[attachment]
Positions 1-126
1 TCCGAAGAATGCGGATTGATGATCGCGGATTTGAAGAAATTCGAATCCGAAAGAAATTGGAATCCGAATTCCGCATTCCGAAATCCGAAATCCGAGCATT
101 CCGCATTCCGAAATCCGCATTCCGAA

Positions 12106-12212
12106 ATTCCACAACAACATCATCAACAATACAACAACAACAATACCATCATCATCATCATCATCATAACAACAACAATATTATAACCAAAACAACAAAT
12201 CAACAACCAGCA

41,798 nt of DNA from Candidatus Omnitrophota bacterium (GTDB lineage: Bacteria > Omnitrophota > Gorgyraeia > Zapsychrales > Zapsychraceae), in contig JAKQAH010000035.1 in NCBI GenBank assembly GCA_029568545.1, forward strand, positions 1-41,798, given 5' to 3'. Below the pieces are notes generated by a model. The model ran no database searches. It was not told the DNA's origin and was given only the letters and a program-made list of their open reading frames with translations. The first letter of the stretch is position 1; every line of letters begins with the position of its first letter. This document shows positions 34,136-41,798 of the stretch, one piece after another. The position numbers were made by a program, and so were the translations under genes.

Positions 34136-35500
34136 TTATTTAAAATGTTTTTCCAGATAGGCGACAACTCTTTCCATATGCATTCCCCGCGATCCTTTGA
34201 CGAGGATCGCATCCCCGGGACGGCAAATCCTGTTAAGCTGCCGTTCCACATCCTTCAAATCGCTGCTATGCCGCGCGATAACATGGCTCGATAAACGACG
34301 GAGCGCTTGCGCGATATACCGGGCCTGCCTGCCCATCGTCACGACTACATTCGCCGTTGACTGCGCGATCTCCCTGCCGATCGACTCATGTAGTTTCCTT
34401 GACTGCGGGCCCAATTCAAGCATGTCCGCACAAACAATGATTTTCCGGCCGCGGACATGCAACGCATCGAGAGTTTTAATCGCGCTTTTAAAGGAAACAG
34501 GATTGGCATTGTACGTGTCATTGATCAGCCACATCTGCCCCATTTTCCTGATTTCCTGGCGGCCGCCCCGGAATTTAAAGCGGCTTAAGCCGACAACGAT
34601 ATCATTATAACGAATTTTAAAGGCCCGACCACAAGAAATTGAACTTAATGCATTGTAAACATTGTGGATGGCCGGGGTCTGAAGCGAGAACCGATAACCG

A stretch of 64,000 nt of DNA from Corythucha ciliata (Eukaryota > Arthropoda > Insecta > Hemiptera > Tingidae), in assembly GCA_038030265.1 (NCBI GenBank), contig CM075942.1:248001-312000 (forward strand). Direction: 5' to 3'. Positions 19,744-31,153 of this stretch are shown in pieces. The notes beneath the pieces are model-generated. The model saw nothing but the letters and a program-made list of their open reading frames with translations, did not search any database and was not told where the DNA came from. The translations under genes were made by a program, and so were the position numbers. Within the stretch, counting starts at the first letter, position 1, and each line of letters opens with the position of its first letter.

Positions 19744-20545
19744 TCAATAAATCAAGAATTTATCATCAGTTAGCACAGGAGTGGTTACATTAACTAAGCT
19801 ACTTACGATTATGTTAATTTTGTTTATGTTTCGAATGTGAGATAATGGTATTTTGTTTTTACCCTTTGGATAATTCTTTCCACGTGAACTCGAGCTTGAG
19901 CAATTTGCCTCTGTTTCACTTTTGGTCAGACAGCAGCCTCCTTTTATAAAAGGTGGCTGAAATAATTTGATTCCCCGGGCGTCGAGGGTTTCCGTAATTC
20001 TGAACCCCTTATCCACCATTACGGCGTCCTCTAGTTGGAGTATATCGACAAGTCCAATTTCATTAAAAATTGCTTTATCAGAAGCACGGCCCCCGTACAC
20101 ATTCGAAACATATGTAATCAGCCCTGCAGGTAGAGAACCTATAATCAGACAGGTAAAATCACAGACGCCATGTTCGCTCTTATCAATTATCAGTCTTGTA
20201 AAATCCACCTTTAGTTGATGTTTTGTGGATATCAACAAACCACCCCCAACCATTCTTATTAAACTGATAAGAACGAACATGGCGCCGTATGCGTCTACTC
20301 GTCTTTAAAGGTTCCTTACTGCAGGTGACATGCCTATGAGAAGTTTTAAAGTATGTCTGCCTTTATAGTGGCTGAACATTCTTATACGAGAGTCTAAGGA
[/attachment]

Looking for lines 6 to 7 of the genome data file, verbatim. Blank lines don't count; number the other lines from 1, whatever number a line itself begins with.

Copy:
12201 CAACAACCAGCA

41,798 nt of DNA from Candidatus Omnitrophota bacterium (GTDB lineage: Bacteria > Omnitrophota > Gorgyraeia > Zapsychrales > Zapsychraceae), in contig JAKQAH010000035.1 in NCBI GenBank assembly GCA_029568545.1, forward strand, positions 1-41,798, given 5' to 3'. Below the pieces are notes generated by a model. The model ran no database searches. It was not told the DNA's origin and was given only the letters and a program-made list of their open reading frames with translations. The first letter of the stretch is position 1; every line of letters begins with the position of its first letter. This document shows positions 34,136-41,798 of the stretch, one piece after another. The position numbers were made by a program, and so were the translations under genes.